“Shakespeare was this supreme genius,” he says. “He was interested in all sorts of human beings, and human nature hasn’t changed all that much. Fashions, yes, but jealousy, love, hatred? That’s why people respond to the plays when they’re performed in modern dress, which I think all of them should be now. To suggest that Shakespeare is a figure of the past is just wrong. He seems to understand everybody, almost as if he invented them, invented us. It’s fascinating to study why people behave the way they do. When you’re playing someone like Iago, you have to understand him and all the reasons he wants to do what he does. People say Shakespeare wrote him as the embodiment of all evil – he didn’t. He presented a man and tried to understand how that man became the person he was.”
McKellen doesn’t just speak words, he expels them. There’s a marked pause before every answer, during which he stares into the air or returns to his lunch, one knee bouncing erratically while he formulates his thoughts. Then it bursts forth like a geyser.
“There isn’t as much Shakespeare around as there used to be,” he says. Growing up in Lancashire, Shakespeare was simply there, McKellen says, “like the park or the swimming baths. I first went when I was eight or nine to see my sister in A Midsummer Night’s Dream. She played Bottom – ‘I’ve just been to see my sister’s Bottom!’” he exclaims in lusty Lancastrian. He became entranced by the theatre at an early age, soaking up variety acts and panto as hungrily as Chaucer and Chekov; for every moment he speaks with gravitas, there’s a glint of mischief. Perhaps this is why he’s managed to endear himself to a new generation as Gandalf the Grey.
And it’s why he’s the perfect man to introduce a new generation to Shakespeare. Worried your children might find Richard III hard going? There’s an app for that. At least, there has been since McKellen dipped his toe into the digital age. Though he doesn’t claim to know much about modern technology, there is one thing he understands with every fibre of his being – that he loves Shakespeare and wants to share that love with everyone else.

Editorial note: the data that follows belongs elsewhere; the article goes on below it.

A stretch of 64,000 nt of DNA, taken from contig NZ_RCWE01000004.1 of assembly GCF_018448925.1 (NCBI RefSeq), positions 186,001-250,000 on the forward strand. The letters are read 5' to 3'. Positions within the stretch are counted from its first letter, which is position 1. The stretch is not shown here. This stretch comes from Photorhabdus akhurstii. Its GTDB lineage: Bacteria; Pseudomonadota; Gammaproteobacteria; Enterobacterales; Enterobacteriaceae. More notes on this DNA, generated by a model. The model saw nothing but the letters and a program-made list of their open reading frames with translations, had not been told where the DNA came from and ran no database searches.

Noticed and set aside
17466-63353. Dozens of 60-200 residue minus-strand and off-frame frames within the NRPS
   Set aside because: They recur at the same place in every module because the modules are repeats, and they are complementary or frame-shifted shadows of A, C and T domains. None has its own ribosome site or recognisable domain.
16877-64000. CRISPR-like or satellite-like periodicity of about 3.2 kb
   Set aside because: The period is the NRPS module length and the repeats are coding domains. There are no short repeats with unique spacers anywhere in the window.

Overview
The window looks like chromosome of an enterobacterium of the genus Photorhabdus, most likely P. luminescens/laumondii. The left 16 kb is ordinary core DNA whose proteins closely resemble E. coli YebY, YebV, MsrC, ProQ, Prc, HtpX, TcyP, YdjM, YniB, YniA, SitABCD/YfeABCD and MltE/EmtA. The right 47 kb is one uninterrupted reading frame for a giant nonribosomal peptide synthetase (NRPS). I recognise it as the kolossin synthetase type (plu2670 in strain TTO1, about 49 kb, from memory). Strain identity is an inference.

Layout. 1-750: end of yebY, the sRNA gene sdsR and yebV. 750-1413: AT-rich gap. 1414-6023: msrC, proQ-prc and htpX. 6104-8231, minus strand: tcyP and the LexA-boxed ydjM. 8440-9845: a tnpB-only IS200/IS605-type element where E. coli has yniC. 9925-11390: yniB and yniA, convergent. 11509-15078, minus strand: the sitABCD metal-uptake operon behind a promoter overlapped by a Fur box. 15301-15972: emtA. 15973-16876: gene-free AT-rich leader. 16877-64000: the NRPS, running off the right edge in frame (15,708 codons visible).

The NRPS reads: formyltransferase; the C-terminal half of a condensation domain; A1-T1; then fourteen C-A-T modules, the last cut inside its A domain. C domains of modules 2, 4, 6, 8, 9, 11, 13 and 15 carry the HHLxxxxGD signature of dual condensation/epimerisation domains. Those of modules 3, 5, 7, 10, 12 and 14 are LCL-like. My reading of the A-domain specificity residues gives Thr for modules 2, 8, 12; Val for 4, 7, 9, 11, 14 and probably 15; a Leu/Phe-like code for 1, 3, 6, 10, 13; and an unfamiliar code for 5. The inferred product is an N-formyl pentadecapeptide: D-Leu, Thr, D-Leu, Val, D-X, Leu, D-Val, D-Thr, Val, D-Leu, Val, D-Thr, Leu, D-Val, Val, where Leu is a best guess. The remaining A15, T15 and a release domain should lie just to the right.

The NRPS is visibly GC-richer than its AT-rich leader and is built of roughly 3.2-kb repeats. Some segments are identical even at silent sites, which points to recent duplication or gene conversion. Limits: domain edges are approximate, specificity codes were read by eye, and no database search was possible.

That’s why he got involved with Heuristic Shakespeare, the company behind an interactive app for students from school-age to PhD level. It’s based on the premise that many people are put off Shakespeare because it’s not meant to be read, but watched. So the developers have assembled a crack team of actors – led by the formidable McKellen as the meddlesome sorcerer Prospero in The Tempest – to read lines straight to camera in tandem with on-screen text. There are no sets, no costumes, just the work performed with the intonation and intuition only an actor can deliver. Whatever you do, though, don’t call it educational. “I hate the idea that Shakespeare is educational,” says McKellen. “It’s about enjoyment, fulfilment, danger and fun.”
And once you break into Shakespeare’s world, there are a wealth of lessons to be learned, he says. “At the heart of what Shakespeare taught me is that ‘all the world’s a stage’. We are all actors and we decide what costume to put on. I remember noticing I had a stronger Lancashire accent at school than I did at home. We disguise ourselves and change – we’re very accomplished liars.”
And with that, he finished his lunch and boarded a train back to Shakespeare’s birthplace. The Bard may have died four centuries ago, but thanks to masters like McKellen, his words are still very much alive.